J.O.: The tragedy of dying alone on the streets, separated from family and friends, has always been something that is hard for any one citizen to turn your heart away from. It has been a very important way to keep people aware of how deadly homelessness can be.

A.W.: How is the population of “year-rounders” different from other populations of homeless people?

J.O.: One, they die at greater rates. They use emergency rooms at extraordinary rates. They are the ones that get the most problems from exposure to the elements, both heat and cold. They are also the ones that are most consistently exposed to violence and trauma. They are a very vulnerable group. The incidents of serious and high medical problems is high in this group.

A.W.: What are the most common diseases and illnesses you see?

J.O.: We see all sorts of things. Diabetes. High blood pressure. HIV. COPD [Chronic Obstructive Pulmonary Disease]. AIDS. Asthma. Emphysema. This is one of our most vulnerable subgroups that we know of in America. Their mortality is high. They have astonishing health disparities. They have more cancer. The second most common disease is end-stage liver disease. We get deaths from AIDS. These are things we should either be preventing or managing better. If you start to care for our homeless … they will show us the weaknesses in our mainstream system, particularly with healthcare.

A.W.: You still go out two nights every week.

J.O.: I still ride the van every Monday and Wednesday night from nine at night to five in the morning. I cheat a lot (laughs). I feel like I’m an intern those days. Those are the long days. It’s unbelievably fun and important. I can actually see what’s going on the streets and where people are coming from.

A.W.: You said your outreach team combines medical and mental health care. Why is that important?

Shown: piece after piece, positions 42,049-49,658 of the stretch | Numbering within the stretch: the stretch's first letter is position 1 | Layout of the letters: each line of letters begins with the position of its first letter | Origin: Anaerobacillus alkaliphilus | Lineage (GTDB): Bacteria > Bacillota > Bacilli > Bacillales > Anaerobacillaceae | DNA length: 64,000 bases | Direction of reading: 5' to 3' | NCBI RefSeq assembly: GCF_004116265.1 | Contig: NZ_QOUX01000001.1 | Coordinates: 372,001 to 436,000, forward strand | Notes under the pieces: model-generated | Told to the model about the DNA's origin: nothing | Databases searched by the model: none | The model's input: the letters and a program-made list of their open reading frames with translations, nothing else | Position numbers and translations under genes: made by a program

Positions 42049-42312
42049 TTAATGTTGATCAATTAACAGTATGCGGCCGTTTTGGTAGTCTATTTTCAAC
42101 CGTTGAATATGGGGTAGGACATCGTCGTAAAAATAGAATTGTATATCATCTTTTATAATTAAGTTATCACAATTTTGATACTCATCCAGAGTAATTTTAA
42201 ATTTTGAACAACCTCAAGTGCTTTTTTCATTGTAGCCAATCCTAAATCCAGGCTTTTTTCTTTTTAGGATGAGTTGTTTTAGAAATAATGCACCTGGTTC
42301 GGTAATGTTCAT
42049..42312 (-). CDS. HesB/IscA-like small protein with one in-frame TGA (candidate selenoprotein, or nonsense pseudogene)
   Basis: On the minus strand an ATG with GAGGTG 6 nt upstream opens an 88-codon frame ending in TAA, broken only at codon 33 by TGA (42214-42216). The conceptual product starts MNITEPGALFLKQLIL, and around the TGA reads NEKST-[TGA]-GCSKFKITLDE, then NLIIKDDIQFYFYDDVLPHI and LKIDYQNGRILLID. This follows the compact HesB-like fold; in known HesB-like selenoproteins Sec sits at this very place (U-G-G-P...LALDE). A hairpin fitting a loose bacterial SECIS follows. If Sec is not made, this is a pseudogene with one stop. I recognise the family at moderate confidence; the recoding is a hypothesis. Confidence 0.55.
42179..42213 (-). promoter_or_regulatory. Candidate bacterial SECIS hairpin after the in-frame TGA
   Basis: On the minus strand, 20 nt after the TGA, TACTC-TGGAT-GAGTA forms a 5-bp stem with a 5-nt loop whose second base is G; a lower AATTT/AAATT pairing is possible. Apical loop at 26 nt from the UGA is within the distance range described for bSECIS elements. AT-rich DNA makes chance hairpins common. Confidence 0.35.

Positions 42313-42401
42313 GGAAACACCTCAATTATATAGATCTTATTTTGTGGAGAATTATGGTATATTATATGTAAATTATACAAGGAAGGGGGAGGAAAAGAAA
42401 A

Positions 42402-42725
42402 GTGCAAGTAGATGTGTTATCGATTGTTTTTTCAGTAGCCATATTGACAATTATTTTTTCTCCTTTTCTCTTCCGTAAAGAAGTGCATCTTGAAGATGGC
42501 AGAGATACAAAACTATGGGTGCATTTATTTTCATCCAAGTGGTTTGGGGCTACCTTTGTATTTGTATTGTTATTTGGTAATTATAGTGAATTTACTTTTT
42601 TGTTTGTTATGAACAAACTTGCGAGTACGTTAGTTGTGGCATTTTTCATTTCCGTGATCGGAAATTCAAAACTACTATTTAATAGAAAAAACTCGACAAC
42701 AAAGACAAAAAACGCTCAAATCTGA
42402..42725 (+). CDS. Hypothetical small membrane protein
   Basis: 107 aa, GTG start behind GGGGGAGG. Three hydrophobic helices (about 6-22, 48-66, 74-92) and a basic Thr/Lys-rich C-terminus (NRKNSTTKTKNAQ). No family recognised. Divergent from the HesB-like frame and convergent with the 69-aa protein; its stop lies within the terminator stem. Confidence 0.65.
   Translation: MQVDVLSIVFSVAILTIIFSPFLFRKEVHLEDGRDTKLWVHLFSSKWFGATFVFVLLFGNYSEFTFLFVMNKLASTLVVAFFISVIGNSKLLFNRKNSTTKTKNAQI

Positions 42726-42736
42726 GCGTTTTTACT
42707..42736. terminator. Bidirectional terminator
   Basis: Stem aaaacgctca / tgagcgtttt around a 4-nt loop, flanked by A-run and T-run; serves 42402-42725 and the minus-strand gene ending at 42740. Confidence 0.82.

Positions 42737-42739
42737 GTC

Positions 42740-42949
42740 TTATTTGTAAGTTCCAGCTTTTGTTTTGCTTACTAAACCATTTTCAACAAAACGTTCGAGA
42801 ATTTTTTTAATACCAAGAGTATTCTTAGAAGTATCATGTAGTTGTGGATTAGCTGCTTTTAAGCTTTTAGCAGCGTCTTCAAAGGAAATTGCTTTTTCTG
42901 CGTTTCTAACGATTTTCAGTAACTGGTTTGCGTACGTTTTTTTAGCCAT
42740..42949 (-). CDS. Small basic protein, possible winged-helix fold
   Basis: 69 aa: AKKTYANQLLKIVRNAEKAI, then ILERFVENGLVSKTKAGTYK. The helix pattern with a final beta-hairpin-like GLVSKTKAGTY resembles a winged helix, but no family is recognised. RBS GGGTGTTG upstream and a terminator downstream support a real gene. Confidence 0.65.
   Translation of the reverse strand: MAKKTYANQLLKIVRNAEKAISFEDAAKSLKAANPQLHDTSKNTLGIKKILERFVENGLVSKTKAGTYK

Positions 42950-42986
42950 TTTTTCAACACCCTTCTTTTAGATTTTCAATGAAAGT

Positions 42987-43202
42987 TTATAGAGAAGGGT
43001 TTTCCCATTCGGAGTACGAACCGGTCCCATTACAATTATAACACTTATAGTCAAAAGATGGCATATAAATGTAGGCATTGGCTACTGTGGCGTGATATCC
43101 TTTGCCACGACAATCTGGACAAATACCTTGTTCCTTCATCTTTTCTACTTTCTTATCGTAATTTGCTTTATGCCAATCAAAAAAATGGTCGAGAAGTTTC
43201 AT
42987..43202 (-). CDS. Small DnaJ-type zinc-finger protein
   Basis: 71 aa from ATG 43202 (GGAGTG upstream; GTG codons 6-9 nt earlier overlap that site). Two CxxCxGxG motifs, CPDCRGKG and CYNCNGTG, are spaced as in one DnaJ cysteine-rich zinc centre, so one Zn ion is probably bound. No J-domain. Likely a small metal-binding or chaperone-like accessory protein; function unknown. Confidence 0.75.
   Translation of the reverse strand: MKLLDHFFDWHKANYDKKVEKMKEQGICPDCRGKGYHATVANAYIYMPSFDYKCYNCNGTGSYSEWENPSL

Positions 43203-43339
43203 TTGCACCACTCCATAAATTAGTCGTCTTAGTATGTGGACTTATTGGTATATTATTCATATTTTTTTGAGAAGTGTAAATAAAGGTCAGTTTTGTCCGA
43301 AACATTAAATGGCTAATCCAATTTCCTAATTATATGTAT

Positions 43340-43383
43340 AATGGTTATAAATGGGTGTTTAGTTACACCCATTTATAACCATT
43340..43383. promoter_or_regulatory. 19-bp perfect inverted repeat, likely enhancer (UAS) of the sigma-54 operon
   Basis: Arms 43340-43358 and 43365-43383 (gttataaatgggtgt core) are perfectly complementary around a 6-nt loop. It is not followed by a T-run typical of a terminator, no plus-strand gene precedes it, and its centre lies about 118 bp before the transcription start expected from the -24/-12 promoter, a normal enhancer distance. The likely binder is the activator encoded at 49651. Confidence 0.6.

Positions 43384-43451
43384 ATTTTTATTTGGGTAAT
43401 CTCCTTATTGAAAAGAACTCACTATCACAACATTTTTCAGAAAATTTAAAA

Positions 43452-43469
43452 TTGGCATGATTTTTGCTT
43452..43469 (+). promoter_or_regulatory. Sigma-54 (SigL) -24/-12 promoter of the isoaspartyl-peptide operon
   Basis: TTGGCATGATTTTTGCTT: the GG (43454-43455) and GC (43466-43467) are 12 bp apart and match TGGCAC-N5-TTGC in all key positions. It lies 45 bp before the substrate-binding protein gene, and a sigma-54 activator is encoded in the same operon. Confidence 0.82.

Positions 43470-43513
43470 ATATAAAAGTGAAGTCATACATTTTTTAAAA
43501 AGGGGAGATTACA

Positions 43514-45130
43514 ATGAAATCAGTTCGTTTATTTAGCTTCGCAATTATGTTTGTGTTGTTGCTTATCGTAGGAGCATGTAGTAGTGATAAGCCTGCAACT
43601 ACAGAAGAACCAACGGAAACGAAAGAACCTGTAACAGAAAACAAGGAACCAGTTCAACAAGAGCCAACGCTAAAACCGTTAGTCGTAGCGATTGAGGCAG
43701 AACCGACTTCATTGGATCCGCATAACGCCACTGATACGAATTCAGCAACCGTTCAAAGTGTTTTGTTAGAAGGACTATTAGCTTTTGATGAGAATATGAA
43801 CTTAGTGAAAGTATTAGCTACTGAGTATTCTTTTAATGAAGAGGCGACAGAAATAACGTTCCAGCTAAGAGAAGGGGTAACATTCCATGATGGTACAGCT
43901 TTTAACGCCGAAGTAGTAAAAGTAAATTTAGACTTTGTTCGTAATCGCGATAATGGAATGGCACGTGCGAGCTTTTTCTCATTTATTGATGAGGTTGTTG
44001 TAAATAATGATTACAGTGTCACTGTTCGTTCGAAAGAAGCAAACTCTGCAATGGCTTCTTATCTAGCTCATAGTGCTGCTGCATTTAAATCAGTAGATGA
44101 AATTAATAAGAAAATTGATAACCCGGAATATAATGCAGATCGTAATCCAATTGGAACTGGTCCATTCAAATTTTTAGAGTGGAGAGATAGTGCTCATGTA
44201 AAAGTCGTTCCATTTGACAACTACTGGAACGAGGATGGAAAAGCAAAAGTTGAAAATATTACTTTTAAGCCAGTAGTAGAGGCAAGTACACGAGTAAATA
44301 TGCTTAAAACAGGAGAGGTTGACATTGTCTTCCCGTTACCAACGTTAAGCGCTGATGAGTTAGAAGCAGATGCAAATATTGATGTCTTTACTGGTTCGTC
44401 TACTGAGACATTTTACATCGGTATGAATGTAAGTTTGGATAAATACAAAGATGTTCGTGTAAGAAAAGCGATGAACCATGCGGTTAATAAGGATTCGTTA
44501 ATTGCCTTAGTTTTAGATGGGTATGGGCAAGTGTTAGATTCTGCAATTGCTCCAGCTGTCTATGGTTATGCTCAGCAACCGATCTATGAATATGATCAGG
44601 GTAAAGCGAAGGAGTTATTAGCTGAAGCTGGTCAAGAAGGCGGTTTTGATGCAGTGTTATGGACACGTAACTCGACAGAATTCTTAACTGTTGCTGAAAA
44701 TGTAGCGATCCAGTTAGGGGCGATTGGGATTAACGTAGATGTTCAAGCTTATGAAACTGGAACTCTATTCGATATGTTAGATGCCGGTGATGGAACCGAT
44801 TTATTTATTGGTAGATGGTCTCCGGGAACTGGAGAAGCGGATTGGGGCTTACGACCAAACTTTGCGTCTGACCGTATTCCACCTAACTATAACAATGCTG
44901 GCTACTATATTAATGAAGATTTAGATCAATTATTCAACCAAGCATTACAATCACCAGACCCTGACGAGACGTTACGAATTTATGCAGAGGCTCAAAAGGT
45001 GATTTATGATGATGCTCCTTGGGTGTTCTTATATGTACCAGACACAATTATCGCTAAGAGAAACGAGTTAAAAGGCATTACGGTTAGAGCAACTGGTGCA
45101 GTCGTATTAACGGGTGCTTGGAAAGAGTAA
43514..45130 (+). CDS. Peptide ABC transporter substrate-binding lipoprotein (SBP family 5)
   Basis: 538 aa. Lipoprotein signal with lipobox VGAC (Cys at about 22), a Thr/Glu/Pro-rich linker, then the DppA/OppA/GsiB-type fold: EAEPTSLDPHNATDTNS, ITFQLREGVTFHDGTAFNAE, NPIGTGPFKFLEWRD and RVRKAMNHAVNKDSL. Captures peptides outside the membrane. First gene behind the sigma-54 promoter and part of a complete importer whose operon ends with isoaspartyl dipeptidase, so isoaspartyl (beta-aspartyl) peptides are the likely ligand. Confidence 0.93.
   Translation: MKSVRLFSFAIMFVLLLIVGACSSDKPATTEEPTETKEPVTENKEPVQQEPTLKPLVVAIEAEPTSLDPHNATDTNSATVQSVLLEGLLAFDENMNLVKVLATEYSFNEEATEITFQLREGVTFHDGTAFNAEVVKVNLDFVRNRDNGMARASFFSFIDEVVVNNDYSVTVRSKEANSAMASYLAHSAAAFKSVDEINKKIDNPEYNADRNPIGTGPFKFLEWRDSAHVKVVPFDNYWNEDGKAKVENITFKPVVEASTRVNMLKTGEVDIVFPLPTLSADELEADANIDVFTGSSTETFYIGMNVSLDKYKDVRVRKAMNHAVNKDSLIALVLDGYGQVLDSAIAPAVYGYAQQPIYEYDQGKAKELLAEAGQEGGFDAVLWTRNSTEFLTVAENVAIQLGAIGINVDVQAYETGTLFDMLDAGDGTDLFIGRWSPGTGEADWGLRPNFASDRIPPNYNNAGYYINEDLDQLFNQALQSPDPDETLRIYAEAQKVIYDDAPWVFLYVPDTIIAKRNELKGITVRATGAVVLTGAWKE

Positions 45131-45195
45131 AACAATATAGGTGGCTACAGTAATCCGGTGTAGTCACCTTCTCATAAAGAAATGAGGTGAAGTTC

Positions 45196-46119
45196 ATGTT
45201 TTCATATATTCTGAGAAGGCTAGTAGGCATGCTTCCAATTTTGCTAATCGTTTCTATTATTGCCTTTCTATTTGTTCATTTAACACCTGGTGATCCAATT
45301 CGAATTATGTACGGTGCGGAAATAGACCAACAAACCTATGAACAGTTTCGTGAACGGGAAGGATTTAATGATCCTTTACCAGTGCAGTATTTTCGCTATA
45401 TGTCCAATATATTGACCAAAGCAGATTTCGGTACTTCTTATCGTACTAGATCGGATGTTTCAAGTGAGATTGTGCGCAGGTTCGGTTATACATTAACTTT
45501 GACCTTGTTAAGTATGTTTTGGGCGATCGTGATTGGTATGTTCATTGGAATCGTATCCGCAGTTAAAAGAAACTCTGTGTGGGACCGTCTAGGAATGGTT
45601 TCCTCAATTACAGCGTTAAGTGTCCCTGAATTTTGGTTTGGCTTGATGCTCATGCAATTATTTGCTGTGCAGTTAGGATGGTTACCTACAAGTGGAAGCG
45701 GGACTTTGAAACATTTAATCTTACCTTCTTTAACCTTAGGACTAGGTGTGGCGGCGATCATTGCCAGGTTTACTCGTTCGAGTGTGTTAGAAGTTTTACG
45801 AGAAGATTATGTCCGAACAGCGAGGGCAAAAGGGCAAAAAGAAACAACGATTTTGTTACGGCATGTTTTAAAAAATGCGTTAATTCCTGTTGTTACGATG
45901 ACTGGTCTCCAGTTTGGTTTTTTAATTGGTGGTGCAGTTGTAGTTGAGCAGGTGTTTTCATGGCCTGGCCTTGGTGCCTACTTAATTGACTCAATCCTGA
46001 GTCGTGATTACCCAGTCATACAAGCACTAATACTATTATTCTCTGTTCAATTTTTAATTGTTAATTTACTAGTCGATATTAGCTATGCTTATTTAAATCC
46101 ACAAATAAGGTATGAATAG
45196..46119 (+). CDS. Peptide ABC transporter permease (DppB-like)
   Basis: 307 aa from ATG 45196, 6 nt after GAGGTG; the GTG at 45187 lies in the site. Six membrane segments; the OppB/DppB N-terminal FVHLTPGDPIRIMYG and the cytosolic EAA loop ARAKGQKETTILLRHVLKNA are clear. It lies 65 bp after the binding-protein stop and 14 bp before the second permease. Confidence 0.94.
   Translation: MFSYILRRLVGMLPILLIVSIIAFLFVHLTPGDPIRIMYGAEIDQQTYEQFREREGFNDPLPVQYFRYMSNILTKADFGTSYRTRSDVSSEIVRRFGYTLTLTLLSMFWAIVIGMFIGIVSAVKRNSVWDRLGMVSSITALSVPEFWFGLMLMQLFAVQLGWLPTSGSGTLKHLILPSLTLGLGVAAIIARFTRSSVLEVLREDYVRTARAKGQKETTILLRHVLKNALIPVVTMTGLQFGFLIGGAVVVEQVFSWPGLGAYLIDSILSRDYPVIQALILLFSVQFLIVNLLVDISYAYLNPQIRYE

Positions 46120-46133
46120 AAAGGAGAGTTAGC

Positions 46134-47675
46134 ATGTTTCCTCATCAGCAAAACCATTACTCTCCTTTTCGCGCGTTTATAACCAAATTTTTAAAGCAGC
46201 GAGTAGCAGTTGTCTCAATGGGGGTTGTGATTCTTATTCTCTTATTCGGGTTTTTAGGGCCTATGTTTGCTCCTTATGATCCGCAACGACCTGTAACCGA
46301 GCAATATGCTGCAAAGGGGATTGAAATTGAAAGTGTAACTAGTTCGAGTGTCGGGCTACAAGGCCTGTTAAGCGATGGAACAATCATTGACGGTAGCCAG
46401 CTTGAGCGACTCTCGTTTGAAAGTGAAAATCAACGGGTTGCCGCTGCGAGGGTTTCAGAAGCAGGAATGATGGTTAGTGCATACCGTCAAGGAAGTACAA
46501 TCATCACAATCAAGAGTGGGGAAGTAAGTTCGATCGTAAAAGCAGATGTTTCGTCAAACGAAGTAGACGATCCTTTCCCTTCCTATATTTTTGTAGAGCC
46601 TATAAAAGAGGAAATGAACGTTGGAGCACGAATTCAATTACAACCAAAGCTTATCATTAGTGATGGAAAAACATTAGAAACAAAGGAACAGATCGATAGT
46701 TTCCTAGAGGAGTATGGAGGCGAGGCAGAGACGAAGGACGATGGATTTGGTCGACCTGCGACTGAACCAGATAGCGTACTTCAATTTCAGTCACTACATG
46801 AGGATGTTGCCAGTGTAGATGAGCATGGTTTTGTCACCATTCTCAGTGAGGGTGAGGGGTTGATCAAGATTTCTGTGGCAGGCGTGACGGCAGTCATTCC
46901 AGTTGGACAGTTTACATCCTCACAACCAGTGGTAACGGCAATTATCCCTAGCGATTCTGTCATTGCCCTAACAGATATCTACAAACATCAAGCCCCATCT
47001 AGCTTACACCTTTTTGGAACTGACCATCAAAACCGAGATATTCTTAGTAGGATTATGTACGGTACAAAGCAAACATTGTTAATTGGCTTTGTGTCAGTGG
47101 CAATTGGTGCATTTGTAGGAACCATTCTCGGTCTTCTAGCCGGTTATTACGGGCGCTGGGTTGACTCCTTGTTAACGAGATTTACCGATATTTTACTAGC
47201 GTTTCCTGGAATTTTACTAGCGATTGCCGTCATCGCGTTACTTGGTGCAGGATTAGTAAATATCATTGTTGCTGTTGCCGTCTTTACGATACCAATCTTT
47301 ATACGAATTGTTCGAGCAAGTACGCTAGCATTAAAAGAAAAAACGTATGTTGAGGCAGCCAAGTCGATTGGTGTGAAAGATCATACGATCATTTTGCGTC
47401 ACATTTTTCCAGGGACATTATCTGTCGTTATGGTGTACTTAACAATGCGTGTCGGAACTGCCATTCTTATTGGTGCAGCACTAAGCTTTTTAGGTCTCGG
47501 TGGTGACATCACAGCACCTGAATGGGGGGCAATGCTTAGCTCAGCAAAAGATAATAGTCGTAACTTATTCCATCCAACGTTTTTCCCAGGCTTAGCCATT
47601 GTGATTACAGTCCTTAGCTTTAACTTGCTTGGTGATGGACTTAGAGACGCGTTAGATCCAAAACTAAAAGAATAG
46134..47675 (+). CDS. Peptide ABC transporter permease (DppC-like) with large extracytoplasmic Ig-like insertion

J.O.: We are dealing with a population that has co-occurring medical illnesses, substance abuse and mental illnesses. Treatment and the care of those people needs to be fully integrated where you have medically care fully integrated with mental and substance abuse care. I can just see them together with our psychiatrist and deal with the whole person rather than separate it out. It was something I never got to do other than training at the hospital. If we send a team that is fully integrated, we can do a lot.

A.W.: Why is it important that the van be an outreach van and not specifically a medical outreach van?

J.O.: We decided at that time to make it a van that would bring things to people (such as soup, sandwiches, and blankets), and that it would be a consistent life line for people. It turned out to be a pretty brilliant move. The drivers and the staff … develop huge, powerful relationships. We can piggy back on all that good will. It’s a back-door way to health care. It requires that the doctors and the health care providers recognize their role as behind the scenes and emerge only slowly.

A.W.: You can reach people in a different way.

J.O.: What we end up doing is visiting people in their homes. At first, that was invasive to people. Our street clinic at Mass General, which I once would have bet you would never have made it, is the biggest and most consistent clinic in our program. They know the staff. Even if it’s a fancy hospital, they come to our waiting room. Most people hear about the clinic from their friends, and they’ll come. I think you can remove the stigma.

A.W.: What are some of the challenges to getting people living on the streets to follow a treatment plan?

J.O.: We almost always get to know people and what they’re capable of. What we’ve learned is that everyone is an individual. We used to be afraid to give people HIV meds in the chaos of the streets. But certain people on the street are extremely meticulous about taking their medication. There are others that have lives too chaotic. We find them each day to help them take their medication.

A.W.: So there’s never a time when you can’t provide treatment to someone for one thing or another.

J.O.: We never give up. But sometimes treatment is something they’re not ready to consider, and it’s really hard then. But we try to work on things. There are tough situations. I think another thing that happens on the street a lot is that they have lost all hope — not actively committing suicide, but completely given up. A lot of what we do is try to restore hope.

Photo by Rick Freeman

One response to “Health and Homelessness: On the front lines w/Dr. Jim O’Connell

  1. Pingback: Health as but an Entry Point – the Importance of Integrated Services « Pursuit of Public Health

Comments are closed as of Dec 17 2012 to prepare for migration of content to our new News site.

Fill in your details below or click an icon to log in: Logo

You are commenting using your account. Log Out /  Change )

Twitter picture

You are commenting using your Twitter account. Log Out /  Change )

Facebook photo

You are commenting using your Facebook account. Log Out /  Change )

Connecting to %s